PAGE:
Beginners Guide: 14 Important Watch Terms and What They Mean

People who delve deeply into a certain culture often forget that others have not gained the knowledge and experience that they have. Such is the case with watches and watch terms. Many seasoned collectors today wrongly assume that everyone knows as much about the watch niche as they do. However, the truth is that there are always newcomers in any field. These people deserve assistance with the basics of the thrilling yet very complex watch world. That education is precisely what we will provide in this article. 

Without further ado, here are the most basic and essential watch terms that every newbie—and expert—should know. Use this to sound like a pro the next time you talk to someone else in the watch community

20 Important Watch Terms You Need To Know

1. Movement

movement of Zenith EL Primero watches
Zenith El Primero Movement | Photo by PukkahPoptop on Flickr

This is one of the first few terms you should educate yourself on, especially when you’re just starting out with collecting. The movement is basically the watch’s machinery, which manages the time and makes it run continuously. Typically produced in Switzerland, Japan and China, this component is primarily responsible for powering all of the watch’s functions. These include the unwavering motion of the hands when telling time and making any complications work effectively. For a better analogy, the movement can be comparable to a human’s heart. Also known as a “caliber,” this component is contained within the case, beneath the dial. It is usually protected by a sturdy case back made out of stainless steel or sapphire crystal.

Not all timekeepers have the same kind of movements. They can either come with manual, automatic, or quartz mechanisms, which we will discuss in greater detail below. Both manual and automatic movements come with a mainspring, a dial train, an escapement, setting jumper and a balance wheel. They also have a second hand that rotates in a suave, sweeping motion. Meanwhile, a quartz caliber consists of a battery that usually lasts up to 5 years, an integrated circuit, a quartz crystal and a stepping motor. Its accompanying second hand moves in a slow yet very satisfying ticking manner.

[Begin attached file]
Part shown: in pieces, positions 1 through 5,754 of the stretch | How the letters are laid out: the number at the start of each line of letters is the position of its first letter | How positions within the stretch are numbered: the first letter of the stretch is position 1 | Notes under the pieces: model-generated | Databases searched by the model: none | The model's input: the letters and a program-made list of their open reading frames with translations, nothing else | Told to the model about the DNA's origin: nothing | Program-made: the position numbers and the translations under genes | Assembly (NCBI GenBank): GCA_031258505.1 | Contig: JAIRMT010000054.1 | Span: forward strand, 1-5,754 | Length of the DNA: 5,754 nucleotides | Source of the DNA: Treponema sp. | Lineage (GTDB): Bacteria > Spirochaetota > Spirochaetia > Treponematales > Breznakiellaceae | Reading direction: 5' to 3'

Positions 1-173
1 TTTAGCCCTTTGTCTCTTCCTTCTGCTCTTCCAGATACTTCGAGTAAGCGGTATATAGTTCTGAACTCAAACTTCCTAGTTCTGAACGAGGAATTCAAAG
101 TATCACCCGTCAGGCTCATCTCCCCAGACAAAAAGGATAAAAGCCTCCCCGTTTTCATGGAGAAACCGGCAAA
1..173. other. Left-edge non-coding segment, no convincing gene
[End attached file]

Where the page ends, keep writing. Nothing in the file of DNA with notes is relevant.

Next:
One of the most acclaimed watch movements is the caliber El Primero, which translates from Spanish as “The First”. It was officially released by Swiss brand Zenith in 1969. Zenith continues to manufacture the El Primero movement today. Its exact build and configuration remains the same, with few minor tweaks on the side to help the movement keep up with the times. However, what makes the El Primero so iconic is its exceptional accuracy and frequency. The El Primero movement boasts 36,000 vibrations per hour (“vph”), as opposed to the usual 28,800 vph from other brands and calibers. This fantastic can be found in the brand’s major collections, such as Zenith Chronomaster and Zenith Defy. Tag Heuer, Ebel, Movado and even Rolex also previously utilized the El Primero in some of their products.

2. Automatic

front view of Hamilton Khaki Field Auto Ref. H70605163 watch
Hamilton Khaki Field Auto Ref. H70605163

Continuing with our discussion on movements, let us now first find out what automatic calibers are all about. First unveiled in the 1700s, this movement directly gains power through the kinetic energy from the wearer’s moving wrist rather than relying on a battery. When the wearer’s wrist moves, the movement’s oscillating rotor also starts to turn, putting the mainspring to work. This causes the rest of the watch’s gears to start, so the movement winds itself and tells precise time.

Though not considered a necessity, timekeepers with automatic movements can still be manually wound using the crown and the winding stem. However, there is no clear signal indicating when the watch is fully wound. It is better to wear the watch consistently to avoid inconveniences or possibly over-winding your watch. 

Since their engines have some heft to them, automatic mechanical watches can sometimes be quite heavy on the wrist. Depending on your preferences, this factor may be a hit or miss, especially for those who constantly put their hands to work everyday. Often regarded as the most popular type of watch, automatic timepieces are also generally more expensive and take an incredible amount of craftsmanship and engineering to create.